Reduced costs: The greatest impact of telemedicine is on the patient. Telemedicine services reduce travel time and related stresses for the patient, which in turn reduce patient costs. Telemedicine offers patients direct access to providers and specialists that might not be available without traveling long distances. Through telemedicine, specialists can team up with local healthcare providers to improve disease management and remotely monitor patients, which in turn reduces complications and readmissions, and thereby reduces overall costs to payers and patients.
Several issues are associated with the provision of telemedicine services. The following is a discussion of four of the most critical issues that providers must address prior to offering telemedicine services.
Licensure: The definition of telemedicine varies by state and, therefore, so do the licensure requirements. Prior to the provision of telemedicine services, it’s critical that providers check applicable state laws to confirm that they are properly licensed to practice medicine where the patients are located. A few states require a separate telemedicine license, whereas others require the provider to be licensed where the patient is located. There are limited exceptions for consultations, but such exceptions typically apply only where the consultations provided are not routine or do not exceed a certain threshold number of consultations (often no more than 10 consultations annually).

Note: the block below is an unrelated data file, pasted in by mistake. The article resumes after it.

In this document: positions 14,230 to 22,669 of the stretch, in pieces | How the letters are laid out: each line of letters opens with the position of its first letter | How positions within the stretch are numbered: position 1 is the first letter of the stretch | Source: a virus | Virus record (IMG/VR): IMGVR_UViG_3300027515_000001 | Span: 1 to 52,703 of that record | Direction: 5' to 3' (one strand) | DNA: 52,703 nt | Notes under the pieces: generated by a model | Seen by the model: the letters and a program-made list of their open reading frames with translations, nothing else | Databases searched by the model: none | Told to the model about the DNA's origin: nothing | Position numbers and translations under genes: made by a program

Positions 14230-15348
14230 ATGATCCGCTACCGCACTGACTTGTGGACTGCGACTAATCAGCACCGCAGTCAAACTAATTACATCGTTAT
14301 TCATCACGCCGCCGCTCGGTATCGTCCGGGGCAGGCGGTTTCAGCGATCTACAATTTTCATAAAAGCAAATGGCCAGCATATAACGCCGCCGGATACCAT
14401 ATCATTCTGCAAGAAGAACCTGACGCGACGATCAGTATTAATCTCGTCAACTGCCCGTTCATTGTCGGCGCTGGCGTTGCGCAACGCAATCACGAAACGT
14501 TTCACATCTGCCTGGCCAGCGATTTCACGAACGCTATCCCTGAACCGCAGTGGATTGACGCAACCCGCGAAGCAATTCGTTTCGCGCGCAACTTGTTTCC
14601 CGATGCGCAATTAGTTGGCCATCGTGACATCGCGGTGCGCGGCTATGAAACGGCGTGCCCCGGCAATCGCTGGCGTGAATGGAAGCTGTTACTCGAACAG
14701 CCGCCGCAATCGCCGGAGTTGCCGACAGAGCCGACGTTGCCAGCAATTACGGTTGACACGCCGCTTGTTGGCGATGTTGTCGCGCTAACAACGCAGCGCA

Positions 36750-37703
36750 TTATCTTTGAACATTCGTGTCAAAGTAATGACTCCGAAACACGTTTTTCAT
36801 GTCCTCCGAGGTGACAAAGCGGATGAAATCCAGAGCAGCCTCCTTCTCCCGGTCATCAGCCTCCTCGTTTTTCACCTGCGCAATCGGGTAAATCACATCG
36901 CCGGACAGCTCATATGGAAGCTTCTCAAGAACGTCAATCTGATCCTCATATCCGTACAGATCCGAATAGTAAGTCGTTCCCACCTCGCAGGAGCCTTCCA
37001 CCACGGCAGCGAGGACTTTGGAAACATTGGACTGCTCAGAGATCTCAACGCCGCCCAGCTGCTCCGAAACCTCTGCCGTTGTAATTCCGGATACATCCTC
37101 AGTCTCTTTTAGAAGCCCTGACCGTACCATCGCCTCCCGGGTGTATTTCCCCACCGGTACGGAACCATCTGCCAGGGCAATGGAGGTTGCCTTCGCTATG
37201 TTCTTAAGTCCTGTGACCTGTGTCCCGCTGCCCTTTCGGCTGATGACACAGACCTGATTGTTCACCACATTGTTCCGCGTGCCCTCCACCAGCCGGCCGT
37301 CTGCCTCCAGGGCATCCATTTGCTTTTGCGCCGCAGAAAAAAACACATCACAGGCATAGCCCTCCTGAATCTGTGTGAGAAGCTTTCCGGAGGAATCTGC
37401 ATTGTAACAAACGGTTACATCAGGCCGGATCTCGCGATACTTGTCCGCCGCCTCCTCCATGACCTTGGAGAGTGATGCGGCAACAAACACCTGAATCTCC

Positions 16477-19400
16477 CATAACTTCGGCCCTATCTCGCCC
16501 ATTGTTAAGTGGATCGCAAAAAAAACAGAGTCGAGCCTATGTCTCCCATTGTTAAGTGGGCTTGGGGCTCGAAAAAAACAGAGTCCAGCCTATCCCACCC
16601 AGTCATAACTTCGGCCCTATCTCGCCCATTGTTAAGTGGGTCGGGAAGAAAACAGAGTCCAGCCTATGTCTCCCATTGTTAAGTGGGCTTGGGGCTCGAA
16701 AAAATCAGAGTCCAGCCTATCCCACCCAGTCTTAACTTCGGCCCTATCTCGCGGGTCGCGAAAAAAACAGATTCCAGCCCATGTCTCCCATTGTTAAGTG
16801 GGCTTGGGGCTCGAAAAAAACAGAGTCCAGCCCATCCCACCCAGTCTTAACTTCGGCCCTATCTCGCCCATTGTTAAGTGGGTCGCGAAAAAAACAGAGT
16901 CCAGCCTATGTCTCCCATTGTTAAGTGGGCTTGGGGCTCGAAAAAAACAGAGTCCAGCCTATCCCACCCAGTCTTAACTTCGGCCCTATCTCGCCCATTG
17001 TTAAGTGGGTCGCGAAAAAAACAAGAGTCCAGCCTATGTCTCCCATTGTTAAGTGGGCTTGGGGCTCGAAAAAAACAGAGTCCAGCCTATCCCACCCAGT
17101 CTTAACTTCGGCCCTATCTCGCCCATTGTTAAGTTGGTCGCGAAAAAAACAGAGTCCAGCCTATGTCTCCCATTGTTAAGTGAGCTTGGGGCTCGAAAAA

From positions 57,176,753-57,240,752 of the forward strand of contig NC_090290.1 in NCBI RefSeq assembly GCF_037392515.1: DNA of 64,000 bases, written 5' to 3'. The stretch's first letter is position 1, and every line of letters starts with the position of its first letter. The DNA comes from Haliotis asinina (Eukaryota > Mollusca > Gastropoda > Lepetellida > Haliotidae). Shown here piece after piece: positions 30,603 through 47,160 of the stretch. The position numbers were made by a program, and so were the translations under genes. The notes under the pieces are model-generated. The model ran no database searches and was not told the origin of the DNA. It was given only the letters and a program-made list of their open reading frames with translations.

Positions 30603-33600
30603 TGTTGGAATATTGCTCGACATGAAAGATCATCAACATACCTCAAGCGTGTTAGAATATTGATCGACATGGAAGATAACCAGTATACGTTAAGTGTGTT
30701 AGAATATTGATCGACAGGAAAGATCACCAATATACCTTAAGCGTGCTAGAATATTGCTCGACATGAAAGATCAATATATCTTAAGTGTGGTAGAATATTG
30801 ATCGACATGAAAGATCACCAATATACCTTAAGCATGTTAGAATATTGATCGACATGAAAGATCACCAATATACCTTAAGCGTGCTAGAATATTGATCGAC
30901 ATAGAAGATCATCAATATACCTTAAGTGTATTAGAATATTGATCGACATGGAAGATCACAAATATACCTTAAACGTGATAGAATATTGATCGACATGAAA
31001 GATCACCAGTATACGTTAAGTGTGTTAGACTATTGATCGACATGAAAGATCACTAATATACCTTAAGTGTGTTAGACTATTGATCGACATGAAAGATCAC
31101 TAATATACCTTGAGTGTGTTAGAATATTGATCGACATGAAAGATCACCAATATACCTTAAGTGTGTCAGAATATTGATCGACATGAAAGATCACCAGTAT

Consent, patient encounter, scope of services: Several states require that providers obtain the patient’s written consent prior to delivering telemedicine services, and a few others require verbal consent. Patient consent should be documented in the patient’s medical record. In addition, many states require that the provider satisfy certain elements in order to create a valid patient encounter. This can include an initial face-to-face visit. Finally, several states limit the type of services that may be provided via electronic means, as well as the permissible technology for providing telemedicine services. For these reasons, it’s imperative that applicable state law be reviewed to ensure compliance.
The Federation of State Medical Boards (FSMB) drafted the Model Policy for the Appropriate Use of Telemedicine Technologies in the Practice of Medicine. This model policy is intended to provide guidance to state medical boards when regulating the use of acceptable telemedicine technology. In addition, the model policy addresses licensure, establishment of the physician–patient relationship, informed consent, and privacy and security of patient medical records, among other topics. The intent of this policy is to ease the ability to practice telemedicine across state lines.